Gambier II

Think about your shoe collection? Are you a closet Imelda Marcos? I was assessing my footwear collection. This was prompted by the fact that my options are mostly deteriorating or deteriorated. Glue and soles do not do well in hot climates. I have become a part time cobbler. My flip flops have been renovated twice, my walking shoes stuck back together with 5200 and my sandals have had their velcro tarted up. Last time we were with 300 miles of a shop selling anything other than cheap flip flops was October. Cobbling becomes a necessity. 

The upside of living in the tropics and on a boat is the preferred choice of footwear is none. I’m guessing, 80% of the time we live with bare feet. Always on the boat, always on other people’s boats and often if you’re going ashore to the beach, no shoes are necessary. 

The order of usage is thus:-

  1. Bare feet
  2. Flip flops 
  3. = Sandals / Walking shoes 
  4. Fins
  5. Crocs (good for walking on rough coral beaches)
  6. Proper shoes – NEVER

It’s likely to be another couple of months before we can become shoe fetishists when we get close to a full on shopping experience again. I’m hoping my repairs hold on till then.

In Gambier, my walking shoes often got priority billing and bumped temporarily up the list. As we approached from the north, my eyes lit up at green hills and if you listened very carefully there was a quiet whisper calling “climb me”.  

Gambier has several well marked trails so I was very very happy to roam around the countryside, alone or with friends, collecting mangos and lemons and avocados and pamplemousse and raspberries on the way. The most populous ‘Helen Hike’ saw 17 (2 x Brits, 5 x Canadians, 7 x Kiwis, 3 x Austrians) head up a hill called Mokoto then traverse and descend the forest on a recently cleared path. Problem was the path clearing hadn’t been finished. The path abruptly ended in the middle of the woods meaning a thrashing and bashing back down to the road. Good job Tom had brought his machete along. People remember that walk! Sue and Bryan thought they’d signed up for a little gentler meandering. Apologies chums!

Kiting was the other main activity. We spent quite a bit of time out on the outer reef off a little moto called Tauna. This is where ‘kite school’ continued from Amanu. Dave was able to launch his kite off the back of either Slingshot or Due South, two expert kiting families, including kids. I was in the dinghy providing rescue services. I figured if I put the time in now, there’ll be stamps in the book that I can cash in one day.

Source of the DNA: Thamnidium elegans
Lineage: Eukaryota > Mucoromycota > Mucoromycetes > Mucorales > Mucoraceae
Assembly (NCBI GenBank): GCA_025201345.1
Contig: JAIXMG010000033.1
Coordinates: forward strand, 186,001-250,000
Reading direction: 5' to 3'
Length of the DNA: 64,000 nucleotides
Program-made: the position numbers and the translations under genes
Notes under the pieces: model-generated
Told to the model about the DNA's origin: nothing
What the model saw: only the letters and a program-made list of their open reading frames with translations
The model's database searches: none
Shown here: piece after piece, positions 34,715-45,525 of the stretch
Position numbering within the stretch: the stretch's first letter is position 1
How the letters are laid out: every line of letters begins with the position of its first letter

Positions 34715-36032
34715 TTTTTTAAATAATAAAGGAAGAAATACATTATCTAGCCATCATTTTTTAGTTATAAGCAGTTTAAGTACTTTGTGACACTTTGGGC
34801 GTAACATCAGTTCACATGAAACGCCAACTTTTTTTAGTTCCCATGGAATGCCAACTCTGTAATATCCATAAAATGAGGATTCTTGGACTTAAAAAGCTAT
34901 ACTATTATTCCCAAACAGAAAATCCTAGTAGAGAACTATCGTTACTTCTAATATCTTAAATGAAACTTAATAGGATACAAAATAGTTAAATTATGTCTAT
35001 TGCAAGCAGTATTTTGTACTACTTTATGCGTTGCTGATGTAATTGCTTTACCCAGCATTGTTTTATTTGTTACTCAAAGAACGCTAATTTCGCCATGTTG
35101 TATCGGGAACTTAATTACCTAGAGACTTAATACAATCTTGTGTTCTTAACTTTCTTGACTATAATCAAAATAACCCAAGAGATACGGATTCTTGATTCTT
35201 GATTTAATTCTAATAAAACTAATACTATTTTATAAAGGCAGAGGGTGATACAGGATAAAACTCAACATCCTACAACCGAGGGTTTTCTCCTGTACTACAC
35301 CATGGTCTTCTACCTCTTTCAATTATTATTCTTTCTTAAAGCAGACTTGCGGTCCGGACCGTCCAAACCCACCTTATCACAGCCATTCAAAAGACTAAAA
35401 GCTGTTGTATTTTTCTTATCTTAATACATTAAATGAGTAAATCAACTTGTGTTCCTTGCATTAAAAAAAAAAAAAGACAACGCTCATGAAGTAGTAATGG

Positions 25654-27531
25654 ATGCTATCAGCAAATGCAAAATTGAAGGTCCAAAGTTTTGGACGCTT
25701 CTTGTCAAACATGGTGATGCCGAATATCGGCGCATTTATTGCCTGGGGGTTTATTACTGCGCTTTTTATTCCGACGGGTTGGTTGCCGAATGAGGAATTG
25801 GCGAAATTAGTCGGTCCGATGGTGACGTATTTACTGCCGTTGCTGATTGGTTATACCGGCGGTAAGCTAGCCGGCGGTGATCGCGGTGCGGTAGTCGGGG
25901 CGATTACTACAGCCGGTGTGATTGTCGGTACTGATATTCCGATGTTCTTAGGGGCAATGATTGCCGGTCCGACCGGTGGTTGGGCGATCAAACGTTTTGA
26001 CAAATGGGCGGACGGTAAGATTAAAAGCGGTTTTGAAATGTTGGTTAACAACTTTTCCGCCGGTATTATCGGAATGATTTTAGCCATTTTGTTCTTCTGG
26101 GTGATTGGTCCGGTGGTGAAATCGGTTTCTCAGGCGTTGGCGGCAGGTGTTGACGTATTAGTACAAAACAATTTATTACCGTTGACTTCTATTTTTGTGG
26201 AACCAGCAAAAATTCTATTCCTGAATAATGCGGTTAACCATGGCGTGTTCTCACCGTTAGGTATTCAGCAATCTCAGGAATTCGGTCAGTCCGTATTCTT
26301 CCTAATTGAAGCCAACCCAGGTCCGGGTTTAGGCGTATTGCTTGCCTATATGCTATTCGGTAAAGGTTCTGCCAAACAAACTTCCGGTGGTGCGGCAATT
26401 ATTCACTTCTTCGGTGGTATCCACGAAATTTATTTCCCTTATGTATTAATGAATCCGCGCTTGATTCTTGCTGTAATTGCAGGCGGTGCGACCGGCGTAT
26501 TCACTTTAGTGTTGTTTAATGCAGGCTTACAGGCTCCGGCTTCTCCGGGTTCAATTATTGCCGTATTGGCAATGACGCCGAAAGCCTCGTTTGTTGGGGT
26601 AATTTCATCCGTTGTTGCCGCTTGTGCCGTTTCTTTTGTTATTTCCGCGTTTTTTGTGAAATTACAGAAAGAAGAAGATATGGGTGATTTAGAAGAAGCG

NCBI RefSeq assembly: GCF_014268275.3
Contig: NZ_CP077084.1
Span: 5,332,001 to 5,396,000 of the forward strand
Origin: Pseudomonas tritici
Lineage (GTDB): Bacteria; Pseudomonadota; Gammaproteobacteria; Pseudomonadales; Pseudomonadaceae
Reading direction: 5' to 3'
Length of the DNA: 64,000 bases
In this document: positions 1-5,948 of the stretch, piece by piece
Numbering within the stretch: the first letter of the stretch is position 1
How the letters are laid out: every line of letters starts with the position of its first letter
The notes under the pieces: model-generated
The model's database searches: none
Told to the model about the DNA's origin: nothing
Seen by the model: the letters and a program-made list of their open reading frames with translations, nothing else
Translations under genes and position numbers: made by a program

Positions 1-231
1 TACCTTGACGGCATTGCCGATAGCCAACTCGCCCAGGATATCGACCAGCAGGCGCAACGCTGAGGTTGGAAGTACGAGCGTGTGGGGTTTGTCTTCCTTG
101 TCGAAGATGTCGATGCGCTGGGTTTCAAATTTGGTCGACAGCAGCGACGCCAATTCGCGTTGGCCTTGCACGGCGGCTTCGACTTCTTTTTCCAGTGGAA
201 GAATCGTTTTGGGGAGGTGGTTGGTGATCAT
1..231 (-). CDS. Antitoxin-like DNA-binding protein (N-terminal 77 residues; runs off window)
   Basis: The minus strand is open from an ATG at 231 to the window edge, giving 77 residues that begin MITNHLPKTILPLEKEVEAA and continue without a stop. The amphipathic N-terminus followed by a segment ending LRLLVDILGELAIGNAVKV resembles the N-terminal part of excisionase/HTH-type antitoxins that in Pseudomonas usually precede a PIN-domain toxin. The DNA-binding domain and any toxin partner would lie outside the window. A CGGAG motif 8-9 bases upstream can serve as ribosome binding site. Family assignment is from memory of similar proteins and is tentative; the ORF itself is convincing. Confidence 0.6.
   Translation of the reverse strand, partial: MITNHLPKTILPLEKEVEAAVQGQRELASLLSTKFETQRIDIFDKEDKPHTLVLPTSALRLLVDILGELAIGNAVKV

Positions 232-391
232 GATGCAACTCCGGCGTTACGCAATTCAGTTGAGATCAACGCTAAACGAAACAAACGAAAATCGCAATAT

We spent many happy days hanging out with these families, mucking around, having beach bbq’s and when the wind died, we both had a go at wakeboarding behind one of their larger dinghies. There are pictures of Dave in action but none of me. I did get up and do some runs, honest guv. No shoes required for wakeboarding. 

2 thoughts on “Gambier II

  1. biddysmum says:

    Keep the news coming,even though it gives us oldies huge envy,but also lots of discussion and looking up on maps to see where you are?Have learnt a lot of geography since we’ve been reading your blogs.Thanks.Judy and Brian.

    Like

    • grace of longstone says:

      Hey Judy
      Great to hear from you!
      Hope lockdown isn’t driving you nuts.

      Really hoping we can get home this year to see family and friends. Biddy, Anthony and the boys are of course on the list too. We are finding it hard to find a place to leave the boat while we are away. There is a backlog of boats in boat yards. People hauled their boats when Covid started and haven’t been able to get back to them, meaning there is not very much space,

      But in the meantime we’re in a lovely place with good friends having fun.

      Like

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